Goodbye, Joe B. Hall Wildcat Lodge. Hello, Wildcat Coal Lodge?
A group of donors who have put up $7 million for a new residence for the University of Kentucky men's basketball team have required that "Coal" be its middle name.
On Tuesday, the board of trustees will take up a recommendation from UK President Lee T. Todd Jr. to approve what the agenda item describes as "the request." It already has been approved by the Committee on Naming University Buildings.
The new lodge is planned for what is now a parking lot just northeast of Memorial Coliseum.
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UK spokesman Jimmy Stanton said the only donor the school has a formal agreement with is Joseph W. Craft III, who heads Alliance Coal and has given UK money in the past. The Joe Craft Center, a basketball practice facility, is named in his honor.
Craft put together a group of UK supporters called the Difference Makers to come up with the $7 million, Stanton said.
"This is a project that Mr. Craft feels is important and wanted to fund," he said. "The reality is that if this building is not constructed, this pledge will not be fulfilled."
As with other large pledges, Stanton said, the agreement with Craft states what the name of the building will be.
Plans for the basketball players' new home and its unusual name were announced Thursday evening at the end of a student-organized panel discussion about whether coal should continue to be used for heating on campus.
About 20 students signed a petition opposing the name, and some took petitions with them to gather more signatures. Students are expected to attend Tuesday's trustees meeting, hoping to speak against the idea.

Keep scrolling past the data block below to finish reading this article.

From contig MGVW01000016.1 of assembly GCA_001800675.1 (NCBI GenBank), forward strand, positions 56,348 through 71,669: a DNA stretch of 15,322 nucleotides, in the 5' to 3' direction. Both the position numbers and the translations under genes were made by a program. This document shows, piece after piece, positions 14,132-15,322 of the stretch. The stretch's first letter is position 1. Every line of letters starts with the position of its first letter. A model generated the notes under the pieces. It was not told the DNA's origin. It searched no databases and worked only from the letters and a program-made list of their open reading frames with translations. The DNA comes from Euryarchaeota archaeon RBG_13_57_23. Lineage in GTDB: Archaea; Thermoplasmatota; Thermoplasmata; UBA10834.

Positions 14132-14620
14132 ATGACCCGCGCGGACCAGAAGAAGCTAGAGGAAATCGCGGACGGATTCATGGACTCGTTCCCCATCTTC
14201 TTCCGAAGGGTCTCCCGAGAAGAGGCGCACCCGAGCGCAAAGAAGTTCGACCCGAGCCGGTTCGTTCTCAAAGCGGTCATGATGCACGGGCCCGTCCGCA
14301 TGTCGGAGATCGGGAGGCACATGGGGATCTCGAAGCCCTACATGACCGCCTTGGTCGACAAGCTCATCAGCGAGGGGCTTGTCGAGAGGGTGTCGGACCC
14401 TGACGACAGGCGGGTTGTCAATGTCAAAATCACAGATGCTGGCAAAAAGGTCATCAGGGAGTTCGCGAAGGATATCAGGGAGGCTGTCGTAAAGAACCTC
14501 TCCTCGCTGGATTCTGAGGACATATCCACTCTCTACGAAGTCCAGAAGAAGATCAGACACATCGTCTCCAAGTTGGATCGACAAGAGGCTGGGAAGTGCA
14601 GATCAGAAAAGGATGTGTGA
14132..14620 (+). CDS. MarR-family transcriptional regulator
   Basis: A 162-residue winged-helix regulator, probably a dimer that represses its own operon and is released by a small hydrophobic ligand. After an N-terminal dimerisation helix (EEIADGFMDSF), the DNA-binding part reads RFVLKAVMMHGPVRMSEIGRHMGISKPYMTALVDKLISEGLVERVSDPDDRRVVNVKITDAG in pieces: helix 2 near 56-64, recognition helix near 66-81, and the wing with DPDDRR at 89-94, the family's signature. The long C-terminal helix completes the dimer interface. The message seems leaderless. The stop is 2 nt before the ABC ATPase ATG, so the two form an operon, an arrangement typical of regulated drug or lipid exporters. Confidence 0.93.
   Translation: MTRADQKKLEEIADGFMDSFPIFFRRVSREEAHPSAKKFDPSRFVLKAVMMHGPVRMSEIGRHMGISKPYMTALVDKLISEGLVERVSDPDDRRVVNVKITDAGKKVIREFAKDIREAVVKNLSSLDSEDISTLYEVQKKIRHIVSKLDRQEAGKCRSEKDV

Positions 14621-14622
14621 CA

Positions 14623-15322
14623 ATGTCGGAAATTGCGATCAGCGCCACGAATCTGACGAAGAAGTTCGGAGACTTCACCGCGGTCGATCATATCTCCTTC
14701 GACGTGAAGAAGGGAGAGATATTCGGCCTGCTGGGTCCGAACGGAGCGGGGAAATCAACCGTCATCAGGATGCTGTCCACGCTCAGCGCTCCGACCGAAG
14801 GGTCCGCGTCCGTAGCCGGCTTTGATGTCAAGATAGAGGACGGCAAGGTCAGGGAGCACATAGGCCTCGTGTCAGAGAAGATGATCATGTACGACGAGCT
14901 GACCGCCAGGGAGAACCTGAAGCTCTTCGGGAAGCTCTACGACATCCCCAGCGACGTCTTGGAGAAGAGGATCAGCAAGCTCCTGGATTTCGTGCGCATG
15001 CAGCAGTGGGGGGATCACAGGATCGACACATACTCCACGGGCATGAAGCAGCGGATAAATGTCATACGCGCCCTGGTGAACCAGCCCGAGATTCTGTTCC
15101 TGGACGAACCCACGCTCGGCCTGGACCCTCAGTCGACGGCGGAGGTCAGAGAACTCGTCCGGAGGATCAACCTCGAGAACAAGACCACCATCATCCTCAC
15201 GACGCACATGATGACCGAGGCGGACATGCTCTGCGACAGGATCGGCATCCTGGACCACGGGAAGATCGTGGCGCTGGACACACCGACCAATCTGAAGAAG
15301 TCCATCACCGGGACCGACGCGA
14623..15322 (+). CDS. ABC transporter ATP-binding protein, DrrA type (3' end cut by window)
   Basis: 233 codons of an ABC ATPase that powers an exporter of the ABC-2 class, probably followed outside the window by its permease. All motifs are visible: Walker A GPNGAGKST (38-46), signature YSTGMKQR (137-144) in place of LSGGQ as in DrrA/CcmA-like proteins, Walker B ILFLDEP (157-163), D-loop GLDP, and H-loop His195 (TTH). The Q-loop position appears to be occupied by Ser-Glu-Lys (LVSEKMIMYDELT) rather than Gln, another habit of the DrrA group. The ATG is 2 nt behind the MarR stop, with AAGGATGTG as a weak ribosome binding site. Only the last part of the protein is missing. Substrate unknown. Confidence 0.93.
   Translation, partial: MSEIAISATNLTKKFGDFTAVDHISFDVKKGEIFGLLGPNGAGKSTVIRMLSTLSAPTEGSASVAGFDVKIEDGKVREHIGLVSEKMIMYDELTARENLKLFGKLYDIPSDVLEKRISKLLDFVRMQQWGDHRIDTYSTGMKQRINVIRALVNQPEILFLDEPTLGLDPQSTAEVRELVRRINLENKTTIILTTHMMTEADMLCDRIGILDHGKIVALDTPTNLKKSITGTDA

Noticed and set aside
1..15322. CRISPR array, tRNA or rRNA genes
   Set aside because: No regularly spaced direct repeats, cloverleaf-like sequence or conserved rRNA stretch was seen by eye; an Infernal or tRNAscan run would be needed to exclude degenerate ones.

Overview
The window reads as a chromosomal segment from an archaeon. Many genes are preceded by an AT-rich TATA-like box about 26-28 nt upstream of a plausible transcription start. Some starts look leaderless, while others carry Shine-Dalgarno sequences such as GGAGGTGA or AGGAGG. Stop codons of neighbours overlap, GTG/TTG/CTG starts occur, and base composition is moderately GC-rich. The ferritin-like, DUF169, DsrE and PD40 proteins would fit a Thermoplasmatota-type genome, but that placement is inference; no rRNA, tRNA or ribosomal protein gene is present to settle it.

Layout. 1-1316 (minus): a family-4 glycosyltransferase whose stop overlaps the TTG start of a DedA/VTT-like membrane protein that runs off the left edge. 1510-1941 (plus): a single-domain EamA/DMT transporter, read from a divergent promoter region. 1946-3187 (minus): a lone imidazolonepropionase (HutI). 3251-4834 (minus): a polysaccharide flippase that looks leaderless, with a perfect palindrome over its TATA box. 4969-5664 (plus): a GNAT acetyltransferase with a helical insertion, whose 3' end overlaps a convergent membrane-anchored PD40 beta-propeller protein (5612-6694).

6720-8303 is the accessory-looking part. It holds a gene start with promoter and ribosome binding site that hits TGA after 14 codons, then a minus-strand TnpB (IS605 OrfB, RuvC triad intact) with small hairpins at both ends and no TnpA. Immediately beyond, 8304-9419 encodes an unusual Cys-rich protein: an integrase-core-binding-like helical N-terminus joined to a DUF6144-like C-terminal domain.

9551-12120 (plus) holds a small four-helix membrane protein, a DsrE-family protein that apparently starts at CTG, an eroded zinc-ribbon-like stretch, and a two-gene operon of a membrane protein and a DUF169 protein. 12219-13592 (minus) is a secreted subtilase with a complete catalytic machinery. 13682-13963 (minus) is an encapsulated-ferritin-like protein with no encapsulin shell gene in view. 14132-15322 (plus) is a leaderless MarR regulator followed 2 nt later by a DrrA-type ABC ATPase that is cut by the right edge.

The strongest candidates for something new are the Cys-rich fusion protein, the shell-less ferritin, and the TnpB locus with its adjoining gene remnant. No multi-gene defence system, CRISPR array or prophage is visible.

Katie Goldey, a senior majoring in international studies and a member of the environmental group Kentuckians for the Commonwealth, said Friday that putting coal in the building's name suggests that the university has a "partnership with coal" that does not represent the feelings of all students.
"I think it shows that Kentucky is not committed to moving forward in terms of energy and new jobs for people in Eastern Kentucky," she said.
David Atwood, a chemistry professor, said he is not anti-coal and thinks it will continue to be an important energy source as the nation moves toward renewable sources.
But, in a time when universities are becoming the models for new energy sources, sticking the word "coal" on such a public building could make it difficult to attract top students and faculty members to the university, he said.
"It looks like the coal industry is trying to make a statement ..." Atwood said. "If the pharmaceutical industry gave the university $7 million, would it allow a 'Wildcat Pharmaceutical Lodge?'"
Steve Gardner, a Versailles consulting engineer who is chairman of the UK Mining Engineering Foundation, said there is nothing wrong with putting "coal" on the building.
"I don't think coal is something for anybody in this state to be ashamed of," he said. "Our heritage is based in coal."
The Joe B. Hall Wildcat Lodge, which opened in 1978, is named for the former head basketball coach who had the job from 1972 to 1985 and who won a national championship in 1978. It originally housed only student-athletes, but other students were added after the NCAA objected.
Hall, who helped raise money for the lodge, has said that a significant amount of the money came from "those coal miners."
According to previous news reports, the lodge has undergone some renovations since the mid-1990s, most recently in 1999 and 2000.
That project required the basketball players to move out of the lodge for a time, but Stanton described them as "minor renovations."
Last December, UK Athletics Director Mitch Barnhart said that the UK Athletics Association had approved a $1.5 million renovation to the building he described as "a little outdated."
"It's a 30-year-old building ... there are some things that need to be cleaned up," Barnhart said at the time.
Stanton said that money, which also came from private sources, was not spent because it was "a short-term fix."
"The opportunity to add new and modernized student housing is obviously of great benefit to our current residence life needs," he said.